The Mozambique government has confirmed that it will not make the second coupon payment on the sovereign bond it sold to investors in April 2016, despite improving economic conditions that bondholders argue could allow Mozambique to start honouring the debt.
The $726.5 million sovereign eurobond, Mozambique’s first, was issued to replace the EMATUM bond notes that were sold in 2013 to fund one of three controversial maritime security companies. The three companies, which also include ProIndicus and MAM, borrowed a total of $2 billion from international investors with government guarantees that had been granted without the required parliamentary approval – leading to calls from Mozambican and international civil society that they should not be honoured.
All three facilities were arranged by Credit Suisse and Russia’s VTB. The $850m EMATUM debt was repackaged as loan participation notes and sold on international capital markets, while the $622m ProIndicus loan and $535m MAM loan were syndicated privately.
An audit of the three companies completed this year by Kroll confirmed that none of the them were making any significant revenue. Mozambique’s finance ministry said in October 2016 that it could not make repayments on any of the loans until at least 2021, and engaged investment bank Lazard Frères and law firm White & Case to advise it on a restructure process.
The holders of the sovereign bond, however – which is supposed to pay 10.5% interest per year, in six-monthly installments – are arguing that they should be treated differently to the holders of the ProIndicus and MAM debt, which has questionable sovereign guarantees rather than being straightforward sovereign debt.
A statement released by a group of eurobond holders in June emphasised that “the EMATUM loan notes no longer exist. They were extinguished in April 2016 and the Mozambique 2023 Eurobonds were created with a different debtor (the Republic of Mozambique) and substantially different creditors.”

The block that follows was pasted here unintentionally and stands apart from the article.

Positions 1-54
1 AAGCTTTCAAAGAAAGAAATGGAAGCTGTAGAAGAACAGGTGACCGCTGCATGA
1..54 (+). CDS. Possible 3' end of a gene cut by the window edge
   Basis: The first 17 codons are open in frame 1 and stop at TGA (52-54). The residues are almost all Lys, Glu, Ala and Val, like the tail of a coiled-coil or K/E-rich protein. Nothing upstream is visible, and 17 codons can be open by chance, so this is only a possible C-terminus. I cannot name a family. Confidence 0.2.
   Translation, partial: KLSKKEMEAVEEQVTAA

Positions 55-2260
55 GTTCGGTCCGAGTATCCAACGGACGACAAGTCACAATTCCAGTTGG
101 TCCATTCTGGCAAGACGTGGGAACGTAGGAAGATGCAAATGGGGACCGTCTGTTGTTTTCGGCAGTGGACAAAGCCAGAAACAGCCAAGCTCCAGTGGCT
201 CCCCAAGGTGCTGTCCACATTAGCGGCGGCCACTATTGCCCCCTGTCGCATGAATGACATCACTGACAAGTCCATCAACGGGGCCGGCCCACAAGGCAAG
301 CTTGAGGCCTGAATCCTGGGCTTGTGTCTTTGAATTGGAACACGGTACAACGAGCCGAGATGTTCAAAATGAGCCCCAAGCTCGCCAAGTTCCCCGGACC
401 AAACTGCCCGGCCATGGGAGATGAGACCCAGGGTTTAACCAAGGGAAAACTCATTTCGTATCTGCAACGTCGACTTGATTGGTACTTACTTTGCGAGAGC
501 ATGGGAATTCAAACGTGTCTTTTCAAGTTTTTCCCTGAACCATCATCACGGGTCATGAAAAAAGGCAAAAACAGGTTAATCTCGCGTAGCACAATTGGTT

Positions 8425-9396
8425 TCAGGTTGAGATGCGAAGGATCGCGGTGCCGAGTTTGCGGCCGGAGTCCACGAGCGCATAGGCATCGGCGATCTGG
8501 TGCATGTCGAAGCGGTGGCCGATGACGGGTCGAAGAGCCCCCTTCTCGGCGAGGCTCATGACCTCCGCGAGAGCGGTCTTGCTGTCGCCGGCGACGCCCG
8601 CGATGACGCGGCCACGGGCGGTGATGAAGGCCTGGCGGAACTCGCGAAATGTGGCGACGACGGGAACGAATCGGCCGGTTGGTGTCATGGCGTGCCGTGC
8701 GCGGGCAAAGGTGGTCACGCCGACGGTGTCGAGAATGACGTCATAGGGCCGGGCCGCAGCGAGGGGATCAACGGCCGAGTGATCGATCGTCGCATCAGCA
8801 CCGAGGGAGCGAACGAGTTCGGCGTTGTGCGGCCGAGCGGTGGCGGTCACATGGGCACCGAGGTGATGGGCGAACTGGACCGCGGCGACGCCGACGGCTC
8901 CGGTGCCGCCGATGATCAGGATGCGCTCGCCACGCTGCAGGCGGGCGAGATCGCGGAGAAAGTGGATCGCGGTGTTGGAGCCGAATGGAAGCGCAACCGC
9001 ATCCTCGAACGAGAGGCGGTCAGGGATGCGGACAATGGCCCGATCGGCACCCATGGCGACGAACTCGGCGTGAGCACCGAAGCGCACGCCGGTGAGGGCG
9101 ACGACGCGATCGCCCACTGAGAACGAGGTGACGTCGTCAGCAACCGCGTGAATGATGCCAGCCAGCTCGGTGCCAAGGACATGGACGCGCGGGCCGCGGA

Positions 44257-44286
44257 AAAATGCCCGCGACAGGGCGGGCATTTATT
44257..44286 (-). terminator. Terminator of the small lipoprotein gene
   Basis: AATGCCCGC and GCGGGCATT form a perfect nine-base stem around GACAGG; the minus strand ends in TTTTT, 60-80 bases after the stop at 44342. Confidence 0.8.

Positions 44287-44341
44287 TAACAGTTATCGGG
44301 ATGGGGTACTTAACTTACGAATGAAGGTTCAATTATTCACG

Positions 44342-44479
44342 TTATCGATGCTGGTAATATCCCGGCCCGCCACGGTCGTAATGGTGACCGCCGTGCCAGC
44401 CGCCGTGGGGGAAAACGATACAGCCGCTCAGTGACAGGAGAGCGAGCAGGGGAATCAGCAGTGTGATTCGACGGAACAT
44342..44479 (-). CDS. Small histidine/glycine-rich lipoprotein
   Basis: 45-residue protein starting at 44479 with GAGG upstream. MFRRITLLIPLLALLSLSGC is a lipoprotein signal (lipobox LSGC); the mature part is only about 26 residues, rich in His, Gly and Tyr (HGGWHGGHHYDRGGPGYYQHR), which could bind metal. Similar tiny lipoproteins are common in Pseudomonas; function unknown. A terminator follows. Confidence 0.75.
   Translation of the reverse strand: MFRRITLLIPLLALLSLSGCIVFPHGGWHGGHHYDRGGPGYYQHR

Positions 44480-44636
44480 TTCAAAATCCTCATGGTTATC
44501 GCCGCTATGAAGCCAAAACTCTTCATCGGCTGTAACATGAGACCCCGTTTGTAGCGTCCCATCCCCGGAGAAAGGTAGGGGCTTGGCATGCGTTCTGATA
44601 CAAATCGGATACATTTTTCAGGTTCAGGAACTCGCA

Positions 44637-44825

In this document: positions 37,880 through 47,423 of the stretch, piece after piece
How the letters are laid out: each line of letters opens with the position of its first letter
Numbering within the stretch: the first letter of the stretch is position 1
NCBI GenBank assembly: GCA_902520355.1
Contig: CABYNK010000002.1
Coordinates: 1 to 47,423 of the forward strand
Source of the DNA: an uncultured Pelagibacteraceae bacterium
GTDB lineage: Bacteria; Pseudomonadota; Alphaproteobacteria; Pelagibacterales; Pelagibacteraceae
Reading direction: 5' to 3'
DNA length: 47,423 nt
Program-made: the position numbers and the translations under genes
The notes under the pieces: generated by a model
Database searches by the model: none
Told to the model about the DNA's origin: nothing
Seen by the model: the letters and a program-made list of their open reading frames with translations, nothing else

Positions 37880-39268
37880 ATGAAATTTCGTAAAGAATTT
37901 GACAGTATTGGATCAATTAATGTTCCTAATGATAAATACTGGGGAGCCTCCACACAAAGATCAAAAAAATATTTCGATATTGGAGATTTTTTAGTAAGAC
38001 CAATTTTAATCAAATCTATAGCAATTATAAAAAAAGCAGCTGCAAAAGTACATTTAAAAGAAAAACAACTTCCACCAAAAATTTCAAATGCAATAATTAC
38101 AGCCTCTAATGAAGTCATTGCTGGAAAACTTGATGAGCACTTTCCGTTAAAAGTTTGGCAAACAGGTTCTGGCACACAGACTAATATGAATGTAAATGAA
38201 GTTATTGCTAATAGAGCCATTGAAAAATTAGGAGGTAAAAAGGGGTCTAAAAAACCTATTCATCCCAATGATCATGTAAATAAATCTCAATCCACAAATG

The group, which calls itself the Global Group of Mozambique Bondholders (GGMB), said that thanks to improved economic conditions in Mozambique, the government ought to be able to honour its commitments on the eurobond – particularly if it repudiated the guarantees for ProIndicus and MAM, which the GGBM pointed out have been found to be illegal both by a parliamentary commission and by Mozambique’s Administrative Court.
“As holders of the Mozambique 2023 Eurobonds – which were approved by the Mozambique National Assembly and whose legality is unquestionable – the GGMB looks forward to a timely resolution of Mozambique’s debt situation.”
Mozambique still has explaining to do
The bondholders said in November 2016 that they would not enter restructuring negotiations until the Kroll report was completed and a new IMF programme in Mozambique is in place. Kroll delivered the report in May and a summary was made public at the end of June – but the main finding was that serious questions still remain unanswered.
Celeste Fauconnier of South African bank RMB said on Tuesday that “although this box is now ticked, the $500m of expenditure of a potentially-sensitive nature remains unexplained. We believe that bondholders are seeking more information on the unaccounted amount. More importantly, they will wait to see what a new IMF agreement would entail.”
A 10-day IMF mission to Mozambique is due to conclude on Wednesday. Writing in Zitamar News last week, Anne Frühauf of Teneo Intelligence said that “the inadequate audit results will force the IMF to impose follow-up requirements,” which could include “an assurance from the government that the attorney general’s (PGR) investigation into the controversial debts is well under way,” and “to impose conditions around the broader management of state and public enterprise debt, which still represents something of a black hole.”
Progress on those points could be enough for creditors to start talking with the government of Mozambique about restructuring the debts.
For now there is significant uncertainty over the next steps but the IMF statement which will be released once the Mozambique visit has been concluded will “give guidance on how to restructure and what the best possible options will be for Mozambican authorities,” according to Pieter du Preez, economist at NKC African Economics.
He said restructuring will probably not happen until early next year, adding: “Local authorities still have a lot of explaining to do with regard to $500m that is unaccounted for.”
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